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The Priory of Hampole and its literary culture: English religious women and books in the age of Richard Rolle

Citation

Freeman, E, The Priory of Hampole and its literary culture: English religious women and books in the age of Richard Rolle, Parergon, 29, (1) pp. 1-25. ISSN 1832-8334 (2012) [Refereed Article]


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Copyright 2012 The Author

Official URL: http://www.parergon.arts.uwa.edu.au/

Abstract

The Cistercian priory of Hampole is known for the links that it had to the English hermit and mystic writer Richard Rolle (d. 1349). Medieval manuscripts regularly refer to Rolle as a hermit ‘of Hampole’. But what exactly were the links between the nunnery and Rolle? A small number of manuscripts suggest that Rolle wrote for a nun or nuns of Hampole, although this evidence seems destined to remain ambiguous. On the other hand, in the late fourteenth century and into the fifteenth century, we find references to Hampole nunnery as a place both familiar with Rolle’s writings and, also, as a repository of his writings. By the fifteenth century, a growing textual culture can be identified at Hampole, one that can teach us not only about Rolle’s writings and their popularity but also about the book collections of nuns and the role of nunneries as promoters of cults and protectors of religious orthodoxy.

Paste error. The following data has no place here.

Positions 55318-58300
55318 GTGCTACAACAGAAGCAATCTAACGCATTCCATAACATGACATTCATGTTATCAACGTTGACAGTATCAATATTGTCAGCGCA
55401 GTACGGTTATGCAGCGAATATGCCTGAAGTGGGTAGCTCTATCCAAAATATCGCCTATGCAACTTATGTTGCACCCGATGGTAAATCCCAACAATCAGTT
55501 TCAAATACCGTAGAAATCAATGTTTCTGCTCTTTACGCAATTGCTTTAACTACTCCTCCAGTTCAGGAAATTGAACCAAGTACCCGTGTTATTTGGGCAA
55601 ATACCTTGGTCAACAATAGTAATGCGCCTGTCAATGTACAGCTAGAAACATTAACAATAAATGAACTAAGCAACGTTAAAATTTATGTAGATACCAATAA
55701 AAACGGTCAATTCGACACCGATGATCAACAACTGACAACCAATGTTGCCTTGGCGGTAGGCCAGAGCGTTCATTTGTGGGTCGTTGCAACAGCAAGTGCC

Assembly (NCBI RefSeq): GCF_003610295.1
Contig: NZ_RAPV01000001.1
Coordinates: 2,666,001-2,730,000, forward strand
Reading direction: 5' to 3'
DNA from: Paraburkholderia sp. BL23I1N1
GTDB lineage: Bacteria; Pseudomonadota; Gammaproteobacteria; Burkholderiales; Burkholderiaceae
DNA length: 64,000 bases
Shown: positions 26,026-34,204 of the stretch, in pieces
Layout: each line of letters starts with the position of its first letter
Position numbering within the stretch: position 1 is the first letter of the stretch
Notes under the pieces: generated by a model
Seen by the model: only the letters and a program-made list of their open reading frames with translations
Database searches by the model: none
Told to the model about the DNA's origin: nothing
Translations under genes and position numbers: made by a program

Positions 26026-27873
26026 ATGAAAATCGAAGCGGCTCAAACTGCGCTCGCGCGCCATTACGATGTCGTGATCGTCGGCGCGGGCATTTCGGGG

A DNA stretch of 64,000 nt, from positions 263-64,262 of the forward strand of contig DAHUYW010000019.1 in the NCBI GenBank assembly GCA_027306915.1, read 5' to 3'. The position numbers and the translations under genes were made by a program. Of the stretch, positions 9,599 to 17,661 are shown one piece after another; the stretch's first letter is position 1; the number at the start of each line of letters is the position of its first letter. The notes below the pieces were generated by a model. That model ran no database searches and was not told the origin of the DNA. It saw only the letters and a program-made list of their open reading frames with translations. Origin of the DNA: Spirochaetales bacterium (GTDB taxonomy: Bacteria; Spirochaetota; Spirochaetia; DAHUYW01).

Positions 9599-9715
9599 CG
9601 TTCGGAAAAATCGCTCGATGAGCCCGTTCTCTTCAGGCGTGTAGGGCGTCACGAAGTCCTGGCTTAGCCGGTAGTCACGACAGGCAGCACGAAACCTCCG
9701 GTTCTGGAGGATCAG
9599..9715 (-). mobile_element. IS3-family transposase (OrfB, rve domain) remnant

Item Details

Item Type:Refereed Article
Research Division:History and Archaeology
Research Group:Historical Studies
Research Field:British History
Objective Division:Expanding Knowledge
Objective Group:Expanding Knowledge
Objective Field:Expanding Knowledge in History and Archaeology
Author:Freeman, E (Dr Elizabeth Freeman)
ID Code:79733
Year Published:2012
Deposited By:History and Classics
Deposited On:2012-10-01
Last Modified:2014-12-12
Downloads:2 View Download Statistics

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